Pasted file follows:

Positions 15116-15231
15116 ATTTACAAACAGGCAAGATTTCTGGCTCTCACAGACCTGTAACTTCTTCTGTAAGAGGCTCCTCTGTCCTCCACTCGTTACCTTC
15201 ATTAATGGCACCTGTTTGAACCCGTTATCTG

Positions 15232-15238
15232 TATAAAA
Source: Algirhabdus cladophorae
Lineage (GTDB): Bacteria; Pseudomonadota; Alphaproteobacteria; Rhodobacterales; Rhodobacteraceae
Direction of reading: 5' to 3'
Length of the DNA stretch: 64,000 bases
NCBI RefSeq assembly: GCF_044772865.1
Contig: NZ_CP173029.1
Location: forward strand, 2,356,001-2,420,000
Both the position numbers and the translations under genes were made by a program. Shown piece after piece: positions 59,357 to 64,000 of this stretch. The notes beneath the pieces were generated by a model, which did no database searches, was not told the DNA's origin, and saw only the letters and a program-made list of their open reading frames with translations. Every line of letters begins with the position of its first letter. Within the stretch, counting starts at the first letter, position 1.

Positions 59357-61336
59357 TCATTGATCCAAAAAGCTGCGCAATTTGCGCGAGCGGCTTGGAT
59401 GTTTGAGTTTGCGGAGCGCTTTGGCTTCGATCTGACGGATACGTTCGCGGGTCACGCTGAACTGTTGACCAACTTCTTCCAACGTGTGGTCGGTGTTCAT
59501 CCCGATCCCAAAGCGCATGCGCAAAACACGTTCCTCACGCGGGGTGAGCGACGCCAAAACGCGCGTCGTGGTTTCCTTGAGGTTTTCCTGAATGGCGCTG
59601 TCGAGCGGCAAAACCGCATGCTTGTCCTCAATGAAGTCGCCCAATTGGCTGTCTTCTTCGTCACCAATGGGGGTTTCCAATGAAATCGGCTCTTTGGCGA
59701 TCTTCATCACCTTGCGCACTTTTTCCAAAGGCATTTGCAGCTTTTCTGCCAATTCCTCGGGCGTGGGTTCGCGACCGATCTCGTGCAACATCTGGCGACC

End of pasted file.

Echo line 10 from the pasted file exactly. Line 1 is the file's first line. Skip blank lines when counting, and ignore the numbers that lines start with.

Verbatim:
NCBI RefSeq assembly: GCF_044772865.1